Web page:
Turkey is determined to maintain its interest-rate-cutting policy, and "manipulative attacks" on the lira, which has fallen to all-time lows this week, will have no long-term damage, Deputy Finance Minister Nureddin Nebati said.

The lira hit a record low of 13.45 against the dollar on Tuesday, spurred by President Tayyip Erdogan's defence of the central bank's decision to cut the policy rate to 15%, despite near 20% inflation.

"Rather than a narrow perspective based just on the exchange rate, we need to evaluate Turkey's economy from a larger window," Nebati said. "In the current market conditions, keeping the policy rate below inflation is not a problem."

Nebati went on to say that the easing would provide the economy with a boost, increasing jobs and exports while tackling the current account deficit. He stated that revenue generated by the low-rate policy would be used to fund key imports such as energy and raw materials.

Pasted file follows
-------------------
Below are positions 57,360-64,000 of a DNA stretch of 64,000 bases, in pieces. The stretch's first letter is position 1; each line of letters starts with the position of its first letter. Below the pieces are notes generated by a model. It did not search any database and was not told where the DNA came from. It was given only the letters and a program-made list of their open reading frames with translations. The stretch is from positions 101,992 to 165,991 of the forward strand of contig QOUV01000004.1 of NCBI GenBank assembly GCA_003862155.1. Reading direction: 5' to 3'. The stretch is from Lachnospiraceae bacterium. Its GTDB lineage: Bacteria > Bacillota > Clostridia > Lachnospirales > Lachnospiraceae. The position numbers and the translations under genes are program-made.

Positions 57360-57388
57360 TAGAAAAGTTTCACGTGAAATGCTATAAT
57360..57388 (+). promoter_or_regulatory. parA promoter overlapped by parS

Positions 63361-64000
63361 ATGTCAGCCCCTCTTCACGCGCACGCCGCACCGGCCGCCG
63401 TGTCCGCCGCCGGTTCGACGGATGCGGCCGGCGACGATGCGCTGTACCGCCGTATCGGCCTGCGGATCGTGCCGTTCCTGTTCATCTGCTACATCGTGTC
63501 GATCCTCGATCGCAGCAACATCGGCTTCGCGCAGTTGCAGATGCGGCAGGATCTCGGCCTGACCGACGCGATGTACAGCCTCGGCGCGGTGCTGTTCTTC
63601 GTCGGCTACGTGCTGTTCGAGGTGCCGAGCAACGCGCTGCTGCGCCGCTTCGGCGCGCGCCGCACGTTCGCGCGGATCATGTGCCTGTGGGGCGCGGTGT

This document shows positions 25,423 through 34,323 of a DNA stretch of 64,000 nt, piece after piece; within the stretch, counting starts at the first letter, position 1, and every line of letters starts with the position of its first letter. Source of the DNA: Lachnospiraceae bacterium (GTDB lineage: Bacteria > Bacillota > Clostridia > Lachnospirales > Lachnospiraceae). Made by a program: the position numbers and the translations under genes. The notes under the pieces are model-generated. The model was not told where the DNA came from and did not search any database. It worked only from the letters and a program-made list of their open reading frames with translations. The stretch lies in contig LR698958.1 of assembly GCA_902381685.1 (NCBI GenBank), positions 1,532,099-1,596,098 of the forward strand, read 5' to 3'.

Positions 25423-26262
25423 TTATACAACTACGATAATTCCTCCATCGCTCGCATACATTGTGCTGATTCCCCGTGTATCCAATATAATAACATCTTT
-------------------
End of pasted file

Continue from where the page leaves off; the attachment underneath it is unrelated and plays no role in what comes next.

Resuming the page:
"The manipulative attacks on the Turkish Lira as a result of our low interest rate strategy will not significantly damage our economy," he stated. "Although the latest exchange rate attack caused instability in the real sector, our economy maintains all of its strength," he said.

Many Turks, who are already dealing with high inflation, are concerned that prices would continue to climb. Several others said the lira's rapid depreciation was upending their household budgets and future plans.

Despite rising criticism, officials said that Erdogan had ignored calls to reverse policies, even from within his own government. Instead, he has defended the policy and vowed to win an "economic battle of independence."

According to Nebati, Turkey will benefit from the rate-cutting policy in the post-pandemic era because of "attractive investment opportunities" such as a developing technology industry, qualified labour, modern logistics infrastructure, and a young population.